(a) They generally operate near public places such as railway stations.
(b) They deal in a variety of goods such as towels, things of daily use mirrors etc.

(iv) Cheap Jacks They display their goods in hired shops or intents for a temporary period in different localities.
The main features of cheap jacks are
(a) They hire small shops.
(b) They shift from locality depending upon the prospectus of business.
(c) They deal in low price, household articles.

7. Fixed Retailers The retailer having a fixed place of sale are known as fixed shop retailers.
Fixed shop retailers can be further classified into two categories
(i) Small scale fixed retail shops
(ii) Large scale fixed retail shops

8. Small Scale Fixed Retailer
(i) General Stores General stores are small shops located in residential areas.
The main features of general stores are
(a) They have a large variety in each line of product.
(b) They provides free home delivery, credit facility.

(ii) Single Line Stores Single line stores are small shops which deal with one line of products.
The main features of single line stores are
(a) These stores deal with one line of products.
(b) These stores deal in a variety of goods in that line of product.

(iii) Specialty Stores These stores deal in a particular type of product under one product line only.
The main features of specialty stores are
(a) These stores are specialized in one product only.
(b) They keep all the brands of that product.

(iv) Street Shops These shops are situated at street crossings, They are also known as street stalls
The main features of street shops are
(a) These shops have a limited space.
(b) These retailers display their goods on tables, stands etc.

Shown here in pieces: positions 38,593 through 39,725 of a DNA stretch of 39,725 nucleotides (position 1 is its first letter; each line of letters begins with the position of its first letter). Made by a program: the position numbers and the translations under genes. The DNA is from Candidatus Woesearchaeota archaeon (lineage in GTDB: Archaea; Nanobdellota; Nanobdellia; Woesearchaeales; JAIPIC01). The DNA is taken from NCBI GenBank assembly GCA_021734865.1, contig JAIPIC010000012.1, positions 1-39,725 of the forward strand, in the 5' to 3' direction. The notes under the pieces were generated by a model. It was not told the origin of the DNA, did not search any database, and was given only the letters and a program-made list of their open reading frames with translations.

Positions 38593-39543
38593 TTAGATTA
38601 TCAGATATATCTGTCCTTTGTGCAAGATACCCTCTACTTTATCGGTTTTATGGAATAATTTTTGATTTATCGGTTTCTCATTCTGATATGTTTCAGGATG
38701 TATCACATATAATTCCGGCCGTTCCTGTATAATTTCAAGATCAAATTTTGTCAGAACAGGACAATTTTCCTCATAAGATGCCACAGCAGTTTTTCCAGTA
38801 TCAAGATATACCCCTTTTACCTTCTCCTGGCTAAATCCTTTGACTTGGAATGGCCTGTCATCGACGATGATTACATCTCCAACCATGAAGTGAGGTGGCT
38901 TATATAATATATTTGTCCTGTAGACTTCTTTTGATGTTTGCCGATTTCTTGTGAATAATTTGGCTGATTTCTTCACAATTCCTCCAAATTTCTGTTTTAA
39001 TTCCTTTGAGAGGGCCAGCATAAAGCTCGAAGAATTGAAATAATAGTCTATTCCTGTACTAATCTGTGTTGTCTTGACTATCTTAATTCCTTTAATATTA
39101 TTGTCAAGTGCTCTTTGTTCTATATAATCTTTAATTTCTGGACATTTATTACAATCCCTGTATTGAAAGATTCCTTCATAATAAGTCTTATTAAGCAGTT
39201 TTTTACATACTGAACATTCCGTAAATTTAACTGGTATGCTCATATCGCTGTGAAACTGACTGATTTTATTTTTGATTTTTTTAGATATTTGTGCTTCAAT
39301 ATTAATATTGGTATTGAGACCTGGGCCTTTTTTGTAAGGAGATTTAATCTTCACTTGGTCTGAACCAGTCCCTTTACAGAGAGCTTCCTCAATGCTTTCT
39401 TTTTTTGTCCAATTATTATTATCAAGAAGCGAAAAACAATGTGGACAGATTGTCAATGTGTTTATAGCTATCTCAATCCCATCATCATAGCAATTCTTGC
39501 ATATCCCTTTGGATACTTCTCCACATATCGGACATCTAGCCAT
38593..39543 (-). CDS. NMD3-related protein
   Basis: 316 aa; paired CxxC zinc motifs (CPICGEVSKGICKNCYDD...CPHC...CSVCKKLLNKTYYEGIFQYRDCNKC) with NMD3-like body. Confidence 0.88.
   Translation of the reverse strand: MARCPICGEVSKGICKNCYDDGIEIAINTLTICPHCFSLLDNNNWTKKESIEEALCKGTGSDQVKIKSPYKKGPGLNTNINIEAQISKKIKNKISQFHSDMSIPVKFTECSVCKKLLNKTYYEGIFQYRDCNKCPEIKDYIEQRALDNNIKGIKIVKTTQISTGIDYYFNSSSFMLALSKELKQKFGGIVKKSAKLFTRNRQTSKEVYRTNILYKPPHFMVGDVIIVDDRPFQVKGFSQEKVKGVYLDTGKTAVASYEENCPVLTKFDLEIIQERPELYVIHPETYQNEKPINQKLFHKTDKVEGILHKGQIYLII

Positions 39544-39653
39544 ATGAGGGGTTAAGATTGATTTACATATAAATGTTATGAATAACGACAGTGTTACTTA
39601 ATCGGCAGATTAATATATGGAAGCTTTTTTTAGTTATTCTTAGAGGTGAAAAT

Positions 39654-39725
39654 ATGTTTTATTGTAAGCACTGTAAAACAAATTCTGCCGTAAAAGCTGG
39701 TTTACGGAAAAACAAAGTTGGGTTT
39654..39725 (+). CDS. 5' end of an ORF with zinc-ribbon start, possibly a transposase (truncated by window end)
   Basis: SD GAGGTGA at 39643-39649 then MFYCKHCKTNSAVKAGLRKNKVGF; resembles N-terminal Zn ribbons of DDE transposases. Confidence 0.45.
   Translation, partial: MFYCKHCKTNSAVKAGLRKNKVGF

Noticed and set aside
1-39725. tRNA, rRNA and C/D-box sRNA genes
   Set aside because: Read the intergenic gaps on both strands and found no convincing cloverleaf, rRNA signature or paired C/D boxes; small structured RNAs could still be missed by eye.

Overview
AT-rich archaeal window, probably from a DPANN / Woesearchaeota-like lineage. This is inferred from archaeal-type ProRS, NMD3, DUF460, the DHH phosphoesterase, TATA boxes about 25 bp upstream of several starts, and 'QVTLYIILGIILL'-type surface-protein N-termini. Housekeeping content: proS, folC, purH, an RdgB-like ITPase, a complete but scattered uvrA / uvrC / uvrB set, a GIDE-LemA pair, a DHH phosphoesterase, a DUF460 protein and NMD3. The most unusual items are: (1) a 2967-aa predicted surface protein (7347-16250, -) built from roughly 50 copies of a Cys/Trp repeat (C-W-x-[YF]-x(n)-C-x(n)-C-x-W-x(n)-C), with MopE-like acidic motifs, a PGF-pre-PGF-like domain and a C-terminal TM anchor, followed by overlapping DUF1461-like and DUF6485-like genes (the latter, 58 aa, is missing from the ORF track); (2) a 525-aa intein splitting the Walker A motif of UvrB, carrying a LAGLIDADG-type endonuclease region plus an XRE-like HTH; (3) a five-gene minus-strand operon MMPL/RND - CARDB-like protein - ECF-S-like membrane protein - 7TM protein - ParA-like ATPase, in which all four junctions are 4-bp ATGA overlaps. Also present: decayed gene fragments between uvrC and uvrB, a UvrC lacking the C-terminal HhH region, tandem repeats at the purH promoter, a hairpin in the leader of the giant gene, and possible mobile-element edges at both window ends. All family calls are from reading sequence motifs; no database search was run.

(v) Second Hand Goods Shops These shops deal with second-hand goods or used articles such as books.
The main features of second- hand good shop
(a) These shops sell used goods.
(b) The goods are generally priced low because these are used goods.

(vi) Seconds Shops There are the shops to sell goods which are not produced according to the required specification.
The main features of second-hand goods shop
(a) These shops deal in the products which have some manufacturing defect.
(b) Goods are sold at a heavily discounted price.

9. Large Scale Retailers Large scale retailers deal in a large stock of goods and purchase goods in bulk. Features of large scale retailers are.
(i) They require a huge investment.
(ii) They have large size show rooms to sell goods.

The most common forms or types of large scale retailers are
(a) Departmental stores
(b) Multiple shops or chain stores
(c) Mail order retailing
(d) Consumer co-operative stores
(e) Super markets
(f) Franchise

10. Departmental Stores A departmental store is a large retail showroom having a number of departments under one roof each department specialised in one line of product.

(i) Advantages
(a) Convenient shopping
(b) Central location
(c) Economies of scale
(d) Elimination of middleman

(ii) Limitations
(a) High operating cost
(b) Lack of personal attention
(c) High price
(d) Not located in residential colonies
(e) Huge capital